Massachusetts university offers free 'Trans 101' course
The university describes the allyship course as 'an independent, self-paced learning experience around the foundations of sexuality, gender, gender identity, and allyship.'
An 'LGBTQIA+ Terminology Quiz' is also offered to test an individual’s knowledge of LGBTQ terms.
The University of Massachusetts Amherst (UMass Amherst)’s Stonewall Center offers a free “LGBTQIA+ Foundations and Allyship” web course, and other LGBTQ-based workshops and resources, for faculty, staff, and students.
Allyship is a social justice term referring to one social identity group assisting another. The Stonewall Center is a UMass Amherst-run LGBTQ support group.
The center describes the allyship course as “an independent, self-paced learning experience around the foundations of sexuality, gender, gender identity, and allyship.”
Any faculty or staff who complete the course “can sign up to receive a placard for their office door that states ‘This is a welcoming space of LGBTQIA+ students.’”
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Other workshops include “Gender and Sexuality 101,” “Intersectionality 101,” and “Trans 101,” among others.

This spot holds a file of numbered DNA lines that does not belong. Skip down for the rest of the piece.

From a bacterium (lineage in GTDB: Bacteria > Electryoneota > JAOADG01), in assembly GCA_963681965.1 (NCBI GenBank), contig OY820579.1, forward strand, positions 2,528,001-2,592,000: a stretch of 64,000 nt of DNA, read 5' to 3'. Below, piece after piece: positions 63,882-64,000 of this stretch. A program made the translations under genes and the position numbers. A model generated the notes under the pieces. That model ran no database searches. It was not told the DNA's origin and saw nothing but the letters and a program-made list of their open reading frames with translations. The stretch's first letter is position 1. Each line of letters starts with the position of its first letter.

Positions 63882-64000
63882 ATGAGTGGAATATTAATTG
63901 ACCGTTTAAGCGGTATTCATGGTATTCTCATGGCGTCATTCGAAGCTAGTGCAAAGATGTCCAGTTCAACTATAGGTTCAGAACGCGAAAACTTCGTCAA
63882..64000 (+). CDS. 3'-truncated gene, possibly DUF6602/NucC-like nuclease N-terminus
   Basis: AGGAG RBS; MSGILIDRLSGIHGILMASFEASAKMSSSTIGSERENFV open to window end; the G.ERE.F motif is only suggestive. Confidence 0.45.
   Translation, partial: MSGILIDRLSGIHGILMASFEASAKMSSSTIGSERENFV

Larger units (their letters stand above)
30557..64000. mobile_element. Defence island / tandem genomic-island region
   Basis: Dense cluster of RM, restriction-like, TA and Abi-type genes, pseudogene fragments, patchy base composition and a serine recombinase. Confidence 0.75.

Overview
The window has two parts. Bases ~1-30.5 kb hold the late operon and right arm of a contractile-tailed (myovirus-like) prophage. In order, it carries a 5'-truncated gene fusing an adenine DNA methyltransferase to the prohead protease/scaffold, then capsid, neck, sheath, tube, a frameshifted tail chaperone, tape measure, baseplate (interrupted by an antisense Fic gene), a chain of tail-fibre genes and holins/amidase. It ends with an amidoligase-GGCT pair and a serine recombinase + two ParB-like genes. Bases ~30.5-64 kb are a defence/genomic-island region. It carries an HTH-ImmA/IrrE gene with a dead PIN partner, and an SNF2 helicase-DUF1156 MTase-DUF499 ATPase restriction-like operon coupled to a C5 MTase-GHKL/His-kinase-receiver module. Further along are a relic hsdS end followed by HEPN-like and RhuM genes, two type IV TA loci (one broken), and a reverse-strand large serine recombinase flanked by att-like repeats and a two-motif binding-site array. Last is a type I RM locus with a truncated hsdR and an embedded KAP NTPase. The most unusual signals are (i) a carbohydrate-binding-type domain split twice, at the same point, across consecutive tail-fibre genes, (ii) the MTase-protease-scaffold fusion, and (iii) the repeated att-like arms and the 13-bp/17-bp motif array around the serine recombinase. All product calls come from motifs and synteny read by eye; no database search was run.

“Trans 101” promises that participants will “discuss the individual and institutional oppression that trans individuals face in a society that often enforces a gender binary.”
An “LGBTQIA+ Terminology Quiz” is also offered to test an individual’s knowledge of LGBTQ terms.
Questions on the quiz include “what of the following is generally an affirmative term to refer to some members of the transgender community?” and “[w]hich statement best describes asexual-spectrum people?”
Options to the latter include the following:
Another question reads, “[w]hich of the following is not a gender identity/expression?”
Optional answers include the following:
The answer is pansexual, according to the answer key at the end of the test.
Another resource allows allies to build their LGBT vocabulary with basic and more advanced glossaries of LGBTQ terms including “[b]iromantic,” “[b]ois,” “[d]emigender,” “[h]omoromantic,” and “[s]koliosexual.”
The last on that list, skoliosexual, is defined as “[i]ndividuals who experience sexual, romantic, and/or emotional attractions to people with nonbinary gender identities.”
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Campus Reform contacted Stonewall Center and other relevant parties for comment. This story will be updated accordingly.